The inaugural episode of the PBS series Wired Science (which first aired last October) looked at chemistry sets past and present. In a visit to the Chemical Heritage Foundation, chemistry sets from the 1960s were targeted by gender: there were regular chemistry sets for boys, with lots of dangerous and exciting chemicals, and lab technician sets for girls. Apparently they didn't want to get girls' expectations up that they might be chemists themselves.
- The American Chemical Society web site has a whole section devoted to science for kids, with lots of suggested activities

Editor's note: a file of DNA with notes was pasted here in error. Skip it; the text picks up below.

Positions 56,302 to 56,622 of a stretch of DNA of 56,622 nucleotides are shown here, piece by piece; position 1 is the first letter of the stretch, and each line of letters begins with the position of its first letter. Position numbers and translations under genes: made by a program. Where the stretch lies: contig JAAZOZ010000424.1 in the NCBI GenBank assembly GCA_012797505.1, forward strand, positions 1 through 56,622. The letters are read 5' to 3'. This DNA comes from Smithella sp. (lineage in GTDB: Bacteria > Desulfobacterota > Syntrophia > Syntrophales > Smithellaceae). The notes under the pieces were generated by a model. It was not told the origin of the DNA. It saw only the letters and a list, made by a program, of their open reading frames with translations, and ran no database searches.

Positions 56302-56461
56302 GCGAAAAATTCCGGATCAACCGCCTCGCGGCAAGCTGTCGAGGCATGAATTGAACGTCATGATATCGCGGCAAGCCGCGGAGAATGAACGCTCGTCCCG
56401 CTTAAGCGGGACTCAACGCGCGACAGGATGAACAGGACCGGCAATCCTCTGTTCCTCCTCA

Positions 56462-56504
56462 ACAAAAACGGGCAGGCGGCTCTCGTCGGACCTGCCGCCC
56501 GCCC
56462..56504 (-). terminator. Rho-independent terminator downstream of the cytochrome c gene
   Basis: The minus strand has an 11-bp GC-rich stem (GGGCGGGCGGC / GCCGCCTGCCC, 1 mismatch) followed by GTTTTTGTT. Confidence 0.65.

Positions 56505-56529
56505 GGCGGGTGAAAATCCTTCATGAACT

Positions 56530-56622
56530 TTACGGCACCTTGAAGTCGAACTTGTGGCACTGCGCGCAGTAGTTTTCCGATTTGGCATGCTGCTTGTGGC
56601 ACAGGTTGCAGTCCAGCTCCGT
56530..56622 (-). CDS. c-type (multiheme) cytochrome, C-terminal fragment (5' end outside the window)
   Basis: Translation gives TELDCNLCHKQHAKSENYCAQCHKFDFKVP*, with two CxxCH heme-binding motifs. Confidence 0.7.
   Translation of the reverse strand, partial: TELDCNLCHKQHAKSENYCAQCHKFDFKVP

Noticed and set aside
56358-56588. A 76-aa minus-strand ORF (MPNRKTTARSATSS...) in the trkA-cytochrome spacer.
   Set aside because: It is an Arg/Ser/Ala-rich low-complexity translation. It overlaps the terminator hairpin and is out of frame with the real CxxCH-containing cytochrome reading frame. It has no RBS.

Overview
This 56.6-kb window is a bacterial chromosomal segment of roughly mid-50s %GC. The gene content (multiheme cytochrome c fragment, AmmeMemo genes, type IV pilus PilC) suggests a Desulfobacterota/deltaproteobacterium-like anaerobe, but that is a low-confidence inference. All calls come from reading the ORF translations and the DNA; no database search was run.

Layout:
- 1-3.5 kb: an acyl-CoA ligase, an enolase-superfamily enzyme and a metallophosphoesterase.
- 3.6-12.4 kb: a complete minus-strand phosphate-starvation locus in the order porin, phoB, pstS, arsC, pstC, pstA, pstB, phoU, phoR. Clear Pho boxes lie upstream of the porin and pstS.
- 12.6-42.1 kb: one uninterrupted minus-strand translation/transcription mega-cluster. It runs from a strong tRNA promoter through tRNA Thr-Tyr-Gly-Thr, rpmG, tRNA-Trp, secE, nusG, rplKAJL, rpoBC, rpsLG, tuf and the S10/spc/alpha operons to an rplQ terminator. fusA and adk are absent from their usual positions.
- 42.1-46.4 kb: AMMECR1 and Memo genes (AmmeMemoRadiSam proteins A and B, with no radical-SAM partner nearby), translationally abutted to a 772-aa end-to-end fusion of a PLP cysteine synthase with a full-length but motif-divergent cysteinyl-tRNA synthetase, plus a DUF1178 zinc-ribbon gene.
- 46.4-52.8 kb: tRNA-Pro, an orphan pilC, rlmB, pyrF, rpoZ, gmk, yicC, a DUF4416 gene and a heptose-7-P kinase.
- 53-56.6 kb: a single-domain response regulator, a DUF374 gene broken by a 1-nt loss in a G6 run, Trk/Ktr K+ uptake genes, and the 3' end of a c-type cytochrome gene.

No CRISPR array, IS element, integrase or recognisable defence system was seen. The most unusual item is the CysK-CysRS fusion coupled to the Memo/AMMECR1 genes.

- United Nuclear is a supplier of scientific equipment and supplies. They suggest some home chemistry experiments (and have a bit of a sense of humor about the danger). Their smoke bombs are perfect for your upcoming July 4th celebration.
- Society for Amateur Scientists has a supply store and a community site, where you can create a profile and communicate with other amateur scientists
There's discussion of the episode at SciAm Observations.
Image: Chemical & Engineering News article about chemistry memorabilia. It talks about the chemistry kits and chemical industry advertising from the 1950s and 1960s that featured nude women. I'm sure that made the women who were chemists feel welcome in their profession.
Tags: chemistry, science for kids, stereotypes